Referring also to **144***a *includes a switching angle set table **160** storing a plurality of sets of rectifier switching angles θ_{X,1}-θ_{X,18}, which can be stored in a memory of the controller **144***a *or elsewhere in the converter **110**, or which may be stored in a separate system accessible by the PWM controller **150**. **160** with firing angle sets corresponding to an integer number N source harmonic condition ranges. The table entries **160** also account for one or more other variables that the PWM controller **150** uses in selecting a particular angle set θ_{X,1}-θ_{X,18}. For example, the illustrated table **160** is divided into N portions, each having angle sets θ_{X,1}-θ_{X,18 }corresponding to one of N ranges of harmonic conditions at the AC input **112** (e.g., as measured by the feedback system **118** or as determined by separate measurements or estimations), for instance, in terms of one or more specific harmonics and/or total harmonic distortion of a given harmonic range (e.g., 2^{nd }through 40^{th }harmonic). In this example, each portion includes further divisions for particular rectifier delay angles and motor speeds. In operation, the PWM controller **150** receives feedback information **118***a *from the feedback system regarding the significant source harmonics at the current time, as well as rectifier delay angle and current motor speed, and uses these to index the table **160** to obtain the appropriate switching angle set θ_{X,1}-θ_{X,18}. The entries of the table **160** can be computed via an included angle generator **152** using input harmonic measurements **118***a *obtained from the feedback system **118** or may be computed separately from the converter **110** by an external switching angle generator **152** using the input filter transfer function **154**, the desired THD value **158** and information regarding input source harmonic conditions, with the resulting sets of switching angles θ_{X,1}-θ_{X,18 }being provided to the converter **110** for storage in the table **160**.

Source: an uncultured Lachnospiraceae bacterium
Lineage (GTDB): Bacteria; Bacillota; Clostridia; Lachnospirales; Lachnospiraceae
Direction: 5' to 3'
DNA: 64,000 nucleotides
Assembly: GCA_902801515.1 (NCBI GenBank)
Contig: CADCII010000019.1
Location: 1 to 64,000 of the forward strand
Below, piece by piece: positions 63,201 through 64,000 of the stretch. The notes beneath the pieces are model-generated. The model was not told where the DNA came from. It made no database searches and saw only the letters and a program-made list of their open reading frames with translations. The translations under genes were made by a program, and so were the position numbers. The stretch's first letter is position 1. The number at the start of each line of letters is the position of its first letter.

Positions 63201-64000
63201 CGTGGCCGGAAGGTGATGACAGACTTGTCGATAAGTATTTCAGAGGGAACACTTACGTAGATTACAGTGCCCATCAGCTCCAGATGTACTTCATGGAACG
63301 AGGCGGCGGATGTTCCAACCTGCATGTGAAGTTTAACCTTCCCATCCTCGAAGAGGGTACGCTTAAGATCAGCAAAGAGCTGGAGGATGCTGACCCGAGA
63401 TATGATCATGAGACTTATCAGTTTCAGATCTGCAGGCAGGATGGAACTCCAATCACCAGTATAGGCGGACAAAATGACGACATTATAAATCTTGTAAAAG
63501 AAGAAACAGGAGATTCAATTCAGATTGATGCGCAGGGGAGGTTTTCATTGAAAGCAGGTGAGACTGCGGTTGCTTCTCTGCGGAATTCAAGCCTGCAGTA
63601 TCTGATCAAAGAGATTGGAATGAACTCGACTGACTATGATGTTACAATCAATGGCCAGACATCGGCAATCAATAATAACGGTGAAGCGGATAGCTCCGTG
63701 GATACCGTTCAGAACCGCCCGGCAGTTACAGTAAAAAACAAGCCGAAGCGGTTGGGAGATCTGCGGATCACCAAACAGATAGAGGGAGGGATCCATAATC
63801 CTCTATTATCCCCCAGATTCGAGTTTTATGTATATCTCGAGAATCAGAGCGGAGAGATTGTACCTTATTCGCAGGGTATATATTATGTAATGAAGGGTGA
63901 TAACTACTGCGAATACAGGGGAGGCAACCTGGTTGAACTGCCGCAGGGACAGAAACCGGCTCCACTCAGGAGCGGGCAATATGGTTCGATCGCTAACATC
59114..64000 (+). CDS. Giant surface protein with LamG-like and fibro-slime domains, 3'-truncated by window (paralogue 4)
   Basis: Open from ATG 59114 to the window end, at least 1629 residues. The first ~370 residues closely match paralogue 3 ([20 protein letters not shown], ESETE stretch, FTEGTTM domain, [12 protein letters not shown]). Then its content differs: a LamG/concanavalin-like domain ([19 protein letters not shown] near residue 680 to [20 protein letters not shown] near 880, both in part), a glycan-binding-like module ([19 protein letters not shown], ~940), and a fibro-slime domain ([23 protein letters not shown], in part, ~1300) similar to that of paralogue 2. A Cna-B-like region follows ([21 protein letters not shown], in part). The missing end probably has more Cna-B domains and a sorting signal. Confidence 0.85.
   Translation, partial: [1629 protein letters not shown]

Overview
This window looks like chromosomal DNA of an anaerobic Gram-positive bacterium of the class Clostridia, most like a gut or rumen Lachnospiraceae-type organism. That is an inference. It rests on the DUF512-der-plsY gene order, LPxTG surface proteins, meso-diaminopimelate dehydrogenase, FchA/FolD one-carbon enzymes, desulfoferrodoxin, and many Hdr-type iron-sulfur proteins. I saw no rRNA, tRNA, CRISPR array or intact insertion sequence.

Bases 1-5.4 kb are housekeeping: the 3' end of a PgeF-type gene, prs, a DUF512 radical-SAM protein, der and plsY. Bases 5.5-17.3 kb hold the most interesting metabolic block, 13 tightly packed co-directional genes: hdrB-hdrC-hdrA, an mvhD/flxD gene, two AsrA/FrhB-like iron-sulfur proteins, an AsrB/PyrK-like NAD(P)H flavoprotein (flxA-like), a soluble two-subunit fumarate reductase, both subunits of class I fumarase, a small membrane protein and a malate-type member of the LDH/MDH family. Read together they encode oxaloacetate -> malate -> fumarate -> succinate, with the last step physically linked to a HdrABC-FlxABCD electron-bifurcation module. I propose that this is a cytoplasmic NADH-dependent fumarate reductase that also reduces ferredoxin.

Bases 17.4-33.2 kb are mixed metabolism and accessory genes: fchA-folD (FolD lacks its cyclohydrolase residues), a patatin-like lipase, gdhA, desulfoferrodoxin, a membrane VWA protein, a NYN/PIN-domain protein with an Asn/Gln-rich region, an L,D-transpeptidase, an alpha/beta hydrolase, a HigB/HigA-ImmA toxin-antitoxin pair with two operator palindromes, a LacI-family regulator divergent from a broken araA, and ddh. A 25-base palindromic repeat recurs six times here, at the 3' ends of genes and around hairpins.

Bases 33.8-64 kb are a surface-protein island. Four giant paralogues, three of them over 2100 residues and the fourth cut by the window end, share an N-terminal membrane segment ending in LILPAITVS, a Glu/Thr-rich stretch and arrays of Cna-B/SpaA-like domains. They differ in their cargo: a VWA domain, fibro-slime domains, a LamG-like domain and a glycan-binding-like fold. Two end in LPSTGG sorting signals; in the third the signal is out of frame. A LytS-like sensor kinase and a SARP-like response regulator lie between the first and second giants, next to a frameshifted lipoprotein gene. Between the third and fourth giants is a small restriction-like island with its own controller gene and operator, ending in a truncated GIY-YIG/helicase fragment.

In operation, the PWM controller **150** receives the set of rectifier switching angles θ_{X,1}-θ_{X,18 }from the switching angle generator **152** or from the table **160** and generates the pulse width modulated rectifier switching control signals **142***a *as a series of pulses **200** (e.g., **110***a *to convert AC electrical input power to provide regulated DC power to the intermediate DC circuit **130**.

Referring also to **400** is illustrated for rectifier PWM control including real-time switching angle computation in accordance with the disclosure. Although the exemplary method **400** and other methods of the disclosure are illustrated and described below as a series of acts or events, the disclosure is not limited by the illustrated ordering of such acts or events. For example, some acts may occur in different orders and/or concurrently with other acts or events apart from those illustrated and/or described herein, and not all illustrated steps may be required to implement a process in accordance with the disclosure. Further, the methods may be implemented in association with the above described rectifier controller **144***a *as well as in association with other systems not illustrated. At **402**, the switching angle generator **152** of the controller **144***a *determines source harmonics, for example, according to one or more feedback signals or values **118***a*, and computes a set of rectifier switching angles θ_{X,1}-θ_{X,9 }at **404** according to elimination of select harmonics (e.g., 5^{th}, 7^{th }etc.) and according to the desired THD value **158**, for instance, to maintain the total harmonic distortion corresponding to a range of harmonics of interest at or below a certain threshold (desired maximum) limit **158**. At **406**, the angle generator **152** provides the set of rectifier switching angles θ_{X,1}-θ_{X,18 }to the rectifier PWM controller **150**. The PWM controller **150** provides updated switching control signals **142***a *to the rectifier switches S**1**-S**6** at **408** according to the updated set of rectifier switching angles θ_{X,1}-θ_{X,18 }to operate the rectifier **110***a. *